Here’s a lesson that every sales person needs to learn early in their career:
Sales is not magic. Just the opposite; every selling situation has a very definable, step-by-step sales process which, when executed with expertise, almost inevitably leads to a sale.
One way to define the job of a sales person is this: Sales people manage a sufficient number of customers step-by-step through the selling process.
It follows, then, that one way to improve your results is to clearly identify the steps in your selling situation’s unique process, and then focus on moving each customer, one step at a time, methodically through that process.
There are a number of advantages to this perspective:
- You will know where you are in the process with each customer. This saves you time by eliminating much of the uncertainty regarding a project with a customer.
- It clearly points out the next step in the process, which allows you to be very focused in your sales calls.
- It provides a way of keeping track of multiple projects in large accounts. (For each project, where are you in the process?)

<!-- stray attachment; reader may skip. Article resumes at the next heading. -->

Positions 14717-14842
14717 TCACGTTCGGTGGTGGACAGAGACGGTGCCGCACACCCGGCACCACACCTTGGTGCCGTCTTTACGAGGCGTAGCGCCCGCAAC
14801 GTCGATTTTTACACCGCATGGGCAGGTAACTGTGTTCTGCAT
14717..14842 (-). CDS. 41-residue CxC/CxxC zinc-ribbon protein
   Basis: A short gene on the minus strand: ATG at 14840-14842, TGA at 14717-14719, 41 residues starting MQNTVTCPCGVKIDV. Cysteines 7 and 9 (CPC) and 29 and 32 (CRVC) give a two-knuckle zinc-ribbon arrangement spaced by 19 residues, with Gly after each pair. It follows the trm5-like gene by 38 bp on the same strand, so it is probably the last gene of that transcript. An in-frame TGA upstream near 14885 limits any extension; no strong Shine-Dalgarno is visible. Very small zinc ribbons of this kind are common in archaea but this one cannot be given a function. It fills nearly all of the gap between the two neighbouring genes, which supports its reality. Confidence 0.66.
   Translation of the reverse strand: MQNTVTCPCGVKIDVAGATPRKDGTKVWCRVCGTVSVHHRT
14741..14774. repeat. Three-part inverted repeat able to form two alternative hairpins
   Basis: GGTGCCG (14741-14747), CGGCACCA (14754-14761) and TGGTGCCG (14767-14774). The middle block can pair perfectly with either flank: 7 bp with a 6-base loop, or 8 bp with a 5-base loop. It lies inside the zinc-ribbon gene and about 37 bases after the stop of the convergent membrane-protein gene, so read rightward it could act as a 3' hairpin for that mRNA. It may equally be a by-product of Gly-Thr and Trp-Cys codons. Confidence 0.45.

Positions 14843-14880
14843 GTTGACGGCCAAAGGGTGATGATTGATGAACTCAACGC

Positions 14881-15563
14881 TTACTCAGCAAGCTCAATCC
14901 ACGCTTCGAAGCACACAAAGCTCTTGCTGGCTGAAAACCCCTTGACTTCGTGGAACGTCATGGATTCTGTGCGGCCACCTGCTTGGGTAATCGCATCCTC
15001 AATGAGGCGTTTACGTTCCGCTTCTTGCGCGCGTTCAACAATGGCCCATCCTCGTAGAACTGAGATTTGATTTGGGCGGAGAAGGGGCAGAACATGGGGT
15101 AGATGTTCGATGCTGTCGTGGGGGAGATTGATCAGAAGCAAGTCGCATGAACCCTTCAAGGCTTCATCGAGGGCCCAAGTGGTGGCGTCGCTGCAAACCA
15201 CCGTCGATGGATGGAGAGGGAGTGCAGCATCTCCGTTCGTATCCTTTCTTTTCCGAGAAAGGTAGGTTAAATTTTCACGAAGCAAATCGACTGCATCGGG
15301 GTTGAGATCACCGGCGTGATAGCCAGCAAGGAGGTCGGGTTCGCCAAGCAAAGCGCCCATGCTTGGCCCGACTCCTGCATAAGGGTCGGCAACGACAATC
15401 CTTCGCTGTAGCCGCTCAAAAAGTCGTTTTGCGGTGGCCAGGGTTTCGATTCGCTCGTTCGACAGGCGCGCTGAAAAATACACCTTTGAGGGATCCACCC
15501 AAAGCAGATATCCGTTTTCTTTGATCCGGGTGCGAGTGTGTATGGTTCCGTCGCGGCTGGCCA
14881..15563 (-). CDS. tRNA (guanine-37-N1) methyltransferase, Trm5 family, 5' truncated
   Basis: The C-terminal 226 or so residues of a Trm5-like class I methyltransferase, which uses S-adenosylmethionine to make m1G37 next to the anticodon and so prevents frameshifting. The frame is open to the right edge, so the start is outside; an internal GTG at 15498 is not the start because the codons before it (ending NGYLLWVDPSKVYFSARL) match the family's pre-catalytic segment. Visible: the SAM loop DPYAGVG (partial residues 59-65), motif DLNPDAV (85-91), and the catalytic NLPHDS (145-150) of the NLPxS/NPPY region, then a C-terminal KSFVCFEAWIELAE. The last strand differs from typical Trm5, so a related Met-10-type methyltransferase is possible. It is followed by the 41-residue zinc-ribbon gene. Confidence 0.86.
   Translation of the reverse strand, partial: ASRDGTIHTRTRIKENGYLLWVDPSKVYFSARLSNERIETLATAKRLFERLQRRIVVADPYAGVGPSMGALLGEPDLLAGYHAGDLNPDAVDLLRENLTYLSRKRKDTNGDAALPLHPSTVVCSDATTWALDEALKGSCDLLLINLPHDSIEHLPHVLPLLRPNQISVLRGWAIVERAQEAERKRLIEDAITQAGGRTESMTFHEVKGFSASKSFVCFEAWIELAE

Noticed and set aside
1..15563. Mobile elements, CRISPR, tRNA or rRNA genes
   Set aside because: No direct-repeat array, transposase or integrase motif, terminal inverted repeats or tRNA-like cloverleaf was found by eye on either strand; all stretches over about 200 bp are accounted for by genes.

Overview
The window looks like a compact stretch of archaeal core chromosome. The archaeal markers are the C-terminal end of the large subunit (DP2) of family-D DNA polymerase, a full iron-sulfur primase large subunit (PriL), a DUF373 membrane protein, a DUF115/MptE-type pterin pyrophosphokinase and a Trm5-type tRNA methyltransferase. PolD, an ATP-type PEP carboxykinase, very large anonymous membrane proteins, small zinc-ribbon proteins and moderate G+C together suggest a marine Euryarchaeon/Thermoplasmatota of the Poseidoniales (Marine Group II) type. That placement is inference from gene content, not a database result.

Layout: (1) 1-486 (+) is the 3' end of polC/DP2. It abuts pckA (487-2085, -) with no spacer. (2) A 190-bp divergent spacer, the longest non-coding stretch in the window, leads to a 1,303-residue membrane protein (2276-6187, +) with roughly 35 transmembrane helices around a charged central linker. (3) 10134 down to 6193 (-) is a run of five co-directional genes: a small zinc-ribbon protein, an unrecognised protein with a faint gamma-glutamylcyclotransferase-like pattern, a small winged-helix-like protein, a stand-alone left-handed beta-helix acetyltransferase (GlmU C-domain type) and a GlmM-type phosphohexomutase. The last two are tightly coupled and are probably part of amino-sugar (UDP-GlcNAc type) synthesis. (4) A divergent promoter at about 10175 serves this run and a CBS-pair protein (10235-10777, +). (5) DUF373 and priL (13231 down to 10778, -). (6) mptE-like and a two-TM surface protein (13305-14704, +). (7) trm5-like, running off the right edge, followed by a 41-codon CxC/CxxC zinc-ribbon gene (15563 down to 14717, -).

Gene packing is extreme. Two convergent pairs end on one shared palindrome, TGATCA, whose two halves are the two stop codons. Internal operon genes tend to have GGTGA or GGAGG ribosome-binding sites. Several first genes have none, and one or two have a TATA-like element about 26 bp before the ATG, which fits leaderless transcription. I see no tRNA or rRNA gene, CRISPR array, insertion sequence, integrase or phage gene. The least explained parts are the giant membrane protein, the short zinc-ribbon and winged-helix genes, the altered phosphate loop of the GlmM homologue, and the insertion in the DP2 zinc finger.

- It allows you to hone in on different steps of the process which may be causing you difficulty, and improve in the skills and competencies that will bring you the most bang for the buck.
- It allows you a fairly accurate way to predict future sales.
- It provides you a way to think about each account, and to talk about it with your manager.
In spite of that, I rarely come across a company in the B2B world which has taken the time to identify the sales processes that are most effective for its unique combination of markets, products/services, and sales resources.
Please note that I am talking about something more sophisticated than the simple formulas promoted by the generic sales gurus. We’ve all seen the four-step, five-step, or six-step generic approaches to selling life insurance, real estate or the latest network marketing opportunity: Get their Attention, gain their Interest, turn it into Desire, motivate them to Action!
It really is difficult to apply those simplistic notions to the realities of managing a project through the labyrinth of end-users, managers, engineers, new products committees, and purchasing agents that is the reality with which so many B2B sellers contend. One of my clients, a seller of big-ticket production equipment, identified 28 steps in their unique selling process.
Which brings us to the first principle of sales processes: Every unique combination of product category, market segment and sales resources potentially has its own “best” sales process.